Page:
Erdoğan may have bought S-400s over fear of Turkish air force - Reuters

Turkish President Recep Tayyip Erdoğan might have chosen Russian S-400 missile systems over U.S.-made patriot batteries due to his fears of the country’s air force, Reuters said on Thursday, citing three U.S. officials and defence sources.

The delivery of the S-400 surface-to-air missile defence systems started three days before the third anniversary of 2016 failed coup attempt, during which Turkish F-16 pilots bombed the parliament and presidential palace in Ankara, and Erdoğan’s flight to Istanbul was nearly shot down after he had evaded capture at a villa in the coastal town of Marmaris. 

“It may just be a coincidence, but there could hardly be a more fitting week for Russia to start shipping the new S-400 missile defence system to Turkey than the third anniversary of the failed military coup,” Hareetz said on Tuesday. 

The theory that the decision to buy Russian systems might be linked to the coup attempt has gained ground within the U.S. administration, Reuters said. 

The Patriot batteries which would avoid friendly fire against NATO warplanes might have failed to ease Erdoğan’s concerns according to this theory.

“There’s some talk that he (Erdoğan) wants the (Russian) system just to protect himself. He doesn’t want a NATO-integrated system,” Reuters quoted as one U.S. official as saying.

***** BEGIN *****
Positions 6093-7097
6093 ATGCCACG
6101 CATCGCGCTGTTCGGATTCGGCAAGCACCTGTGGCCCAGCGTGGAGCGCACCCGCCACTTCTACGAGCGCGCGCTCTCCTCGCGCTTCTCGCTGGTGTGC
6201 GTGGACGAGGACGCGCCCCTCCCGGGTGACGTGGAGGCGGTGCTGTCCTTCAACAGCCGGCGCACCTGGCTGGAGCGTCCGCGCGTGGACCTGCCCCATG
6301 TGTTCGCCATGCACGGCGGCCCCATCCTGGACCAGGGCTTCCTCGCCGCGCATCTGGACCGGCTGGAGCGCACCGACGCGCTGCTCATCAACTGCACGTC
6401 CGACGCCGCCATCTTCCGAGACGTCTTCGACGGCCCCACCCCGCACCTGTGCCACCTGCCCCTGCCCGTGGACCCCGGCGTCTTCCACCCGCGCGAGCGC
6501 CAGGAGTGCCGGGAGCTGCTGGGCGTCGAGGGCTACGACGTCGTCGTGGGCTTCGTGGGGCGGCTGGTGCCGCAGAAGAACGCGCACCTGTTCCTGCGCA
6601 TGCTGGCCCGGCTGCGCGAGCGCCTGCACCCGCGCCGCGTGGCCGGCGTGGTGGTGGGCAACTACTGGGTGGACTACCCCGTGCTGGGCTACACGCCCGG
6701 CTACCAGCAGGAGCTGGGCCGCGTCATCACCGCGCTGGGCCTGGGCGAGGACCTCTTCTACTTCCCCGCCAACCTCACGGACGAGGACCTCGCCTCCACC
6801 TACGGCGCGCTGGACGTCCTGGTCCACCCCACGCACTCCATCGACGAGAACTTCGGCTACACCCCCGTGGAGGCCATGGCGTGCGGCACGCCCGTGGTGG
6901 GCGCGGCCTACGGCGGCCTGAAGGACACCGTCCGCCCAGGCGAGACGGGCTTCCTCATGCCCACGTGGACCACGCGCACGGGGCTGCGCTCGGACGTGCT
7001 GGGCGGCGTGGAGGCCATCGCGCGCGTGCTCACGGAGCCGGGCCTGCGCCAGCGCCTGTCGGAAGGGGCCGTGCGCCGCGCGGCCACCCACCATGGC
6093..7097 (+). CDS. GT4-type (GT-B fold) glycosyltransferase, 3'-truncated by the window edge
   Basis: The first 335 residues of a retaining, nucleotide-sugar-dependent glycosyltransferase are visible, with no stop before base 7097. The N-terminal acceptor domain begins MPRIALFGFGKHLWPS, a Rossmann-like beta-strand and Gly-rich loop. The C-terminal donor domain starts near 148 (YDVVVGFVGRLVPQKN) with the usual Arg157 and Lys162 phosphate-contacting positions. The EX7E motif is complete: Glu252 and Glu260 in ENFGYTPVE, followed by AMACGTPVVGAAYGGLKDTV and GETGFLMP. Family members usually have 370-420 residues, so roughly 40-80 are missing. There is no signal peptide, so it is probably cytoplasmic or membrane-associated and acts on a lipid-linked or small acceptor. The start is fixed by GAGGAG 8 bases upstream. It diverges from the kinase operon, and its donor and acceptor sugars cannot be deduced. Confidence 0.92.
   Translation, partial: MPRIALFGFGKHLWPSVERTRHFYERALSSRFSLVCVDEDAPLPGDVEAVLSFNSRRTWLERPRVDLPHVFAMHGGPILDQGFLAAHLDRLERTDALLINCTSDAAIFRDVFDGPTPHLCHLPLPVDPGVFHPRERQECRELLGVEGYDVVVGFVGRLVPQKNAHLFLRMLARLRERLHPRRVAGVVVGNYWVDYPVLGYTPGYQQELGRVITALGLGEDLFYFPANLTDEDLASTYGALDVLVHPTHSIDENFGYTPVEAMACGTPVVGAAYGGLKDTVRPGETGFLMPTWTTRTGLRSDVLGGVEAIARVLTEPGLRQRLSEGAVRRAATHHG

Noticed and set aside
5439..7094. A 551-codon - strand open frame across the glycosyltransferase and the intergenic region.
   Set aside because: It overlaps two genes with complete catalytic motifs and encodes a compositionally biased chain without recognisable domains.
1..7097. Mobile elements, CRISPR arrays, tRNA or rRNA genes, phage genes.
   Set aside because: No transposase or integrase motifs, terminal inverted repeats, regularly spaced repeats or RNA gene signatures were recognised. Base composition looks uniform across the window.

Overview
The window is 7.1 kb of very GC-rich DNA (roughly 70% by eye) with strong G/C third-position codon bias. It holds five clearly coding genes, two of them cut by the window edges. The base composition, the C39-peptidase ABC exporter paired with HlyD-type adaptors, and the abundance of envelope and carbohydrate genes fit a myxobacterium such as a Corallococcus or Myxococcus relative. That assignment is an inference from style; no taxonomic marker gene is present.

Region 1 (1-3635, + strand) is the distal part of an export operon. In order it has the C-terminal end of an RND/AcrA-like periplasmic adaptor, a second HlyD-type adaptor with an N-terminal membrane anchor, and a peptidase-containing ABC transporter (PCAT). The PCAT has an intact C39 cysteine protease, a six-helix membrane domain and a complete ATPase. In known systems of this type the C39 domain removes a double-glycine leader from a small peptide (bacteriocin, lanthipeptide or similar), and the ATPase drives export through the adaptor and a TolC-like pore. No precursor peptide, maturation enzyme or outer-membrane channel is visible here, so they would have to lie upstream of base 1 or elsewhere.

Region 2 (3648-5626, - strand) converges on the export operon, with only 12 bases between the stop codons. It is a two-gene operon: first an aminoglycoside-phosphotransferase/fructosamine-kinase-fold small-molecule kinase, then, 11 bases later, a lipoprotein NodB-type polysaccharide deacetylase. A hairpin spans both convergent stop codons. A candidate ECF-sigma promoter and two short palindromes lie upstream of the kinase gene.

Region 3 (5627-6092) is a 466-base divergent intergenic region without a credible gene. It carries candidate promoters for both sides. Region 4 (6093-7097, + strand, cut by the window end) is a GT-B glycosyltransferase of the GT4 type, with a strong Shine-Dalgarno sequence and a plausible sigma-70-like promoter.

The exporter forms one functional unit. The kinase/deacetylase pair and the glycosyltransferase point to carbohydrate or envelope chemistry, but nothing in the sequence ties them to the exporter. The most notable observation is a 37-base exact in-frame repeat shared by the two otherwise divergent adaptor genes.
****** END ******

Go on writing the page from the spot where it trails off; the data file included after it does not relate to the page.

According to another U.S. official, some Turkish officials described their own air force as one of the top security threats facing the country during a 2018 meeting. “And the S-400 system was designed to counter NATO aircraft,” the official said.

A senior Turkish official talking to Reuters denied that concern about the military was a motivating factor in the decision to buy S-400 systems. 

But Tamer Korkmaz, a columnist of the pro-government Yeni Şafak newspaper said on Monday that the fact that the delivery of S-400s had coincided with the third anniversary of the failed coup on July 15 was noteworthy, adding that buying the Russian systems meant Turkey was no more under the yoke of the United States. 

Since the failed putsch, Turkish pro-government outlets have accused the United States of helping coup plotters by allowing them to use İncirlik airbase in the southern province of Adana.  Early in June, Yeni Şafak said that starting the delivery of the S-400 systems would be a message to the United States’ attitude during the coup attempt citing a retired brigadier general. 

The government also blames Washington for denying the extradition of Fethullah Gülen, a cleric that heads a religious movement, which Turkish government accuses of orchestrating the putsch.

The Turkish officials also chose an airbase in Ankara, which was used by the coup plotters on the night of the failed putsch, for the installation of the S-400 systems. The radar of the Russian systems is expected to remain in the same airbase, which has been downgraded since the coup attempt.